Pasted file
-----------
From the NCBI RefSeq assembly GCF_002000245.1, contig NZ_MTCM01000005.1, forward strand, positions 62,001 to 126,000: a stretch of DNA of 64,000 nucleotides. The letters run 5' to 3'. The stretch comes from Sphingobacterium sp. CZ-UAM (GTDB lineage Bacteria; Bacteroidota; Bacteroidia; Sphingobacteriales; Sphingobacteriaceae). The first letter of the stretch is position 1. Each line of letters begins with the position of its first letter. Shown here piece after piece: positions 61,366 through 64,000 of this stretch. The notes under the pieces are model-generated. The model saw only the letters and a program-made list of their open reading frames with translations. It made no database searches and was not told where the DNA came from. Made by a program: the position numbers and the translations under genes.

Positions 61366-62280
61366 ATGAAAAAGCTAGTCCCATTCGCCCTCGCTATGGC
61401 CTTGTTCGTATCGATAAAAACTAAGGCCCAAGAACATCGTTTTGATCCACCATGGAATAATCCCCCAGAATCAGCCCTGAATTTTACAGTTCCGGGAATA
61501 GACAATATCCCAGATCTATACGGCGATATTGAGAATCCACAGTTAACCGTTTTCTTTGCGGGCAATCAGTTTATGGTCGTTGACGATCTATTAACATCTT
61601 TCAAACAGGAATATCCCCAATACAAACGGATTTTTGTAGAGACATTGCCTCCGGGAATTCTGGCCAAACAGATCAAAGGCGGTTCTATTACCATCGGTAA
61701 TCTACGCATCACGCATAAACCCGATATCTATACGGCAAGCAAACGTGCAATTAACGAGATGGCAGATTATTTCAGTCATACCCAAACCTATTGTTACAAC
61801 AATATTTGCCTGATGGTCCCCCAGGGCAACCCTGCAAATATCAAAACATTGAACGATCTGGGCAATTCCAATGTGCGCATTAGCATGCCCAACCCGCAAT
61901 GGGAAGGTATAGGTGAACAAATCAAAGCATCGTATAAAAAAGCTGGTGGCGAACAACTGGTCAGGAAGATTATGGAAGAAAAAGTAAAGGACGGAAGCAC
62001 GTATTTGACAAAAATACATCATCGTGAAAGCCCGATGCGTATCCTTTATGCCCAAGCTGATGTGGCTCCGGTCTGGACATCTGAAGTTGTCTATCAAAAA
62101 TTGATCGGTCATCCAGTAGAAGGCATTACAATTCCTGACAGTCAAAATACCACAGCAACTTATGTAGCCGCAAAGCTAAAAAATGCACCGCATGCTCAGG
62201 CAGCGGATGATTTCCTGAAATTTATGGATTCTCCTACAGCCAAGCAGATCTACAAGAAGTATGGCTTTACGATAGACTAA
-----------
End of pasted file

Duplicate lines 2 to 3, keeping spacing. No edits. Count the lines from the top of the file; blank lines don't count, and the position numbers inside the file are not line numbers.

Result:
Positions 61366-62280
61366 ATGAAAAAGCTAGTCCCATTCGCCCTCGCTATGGC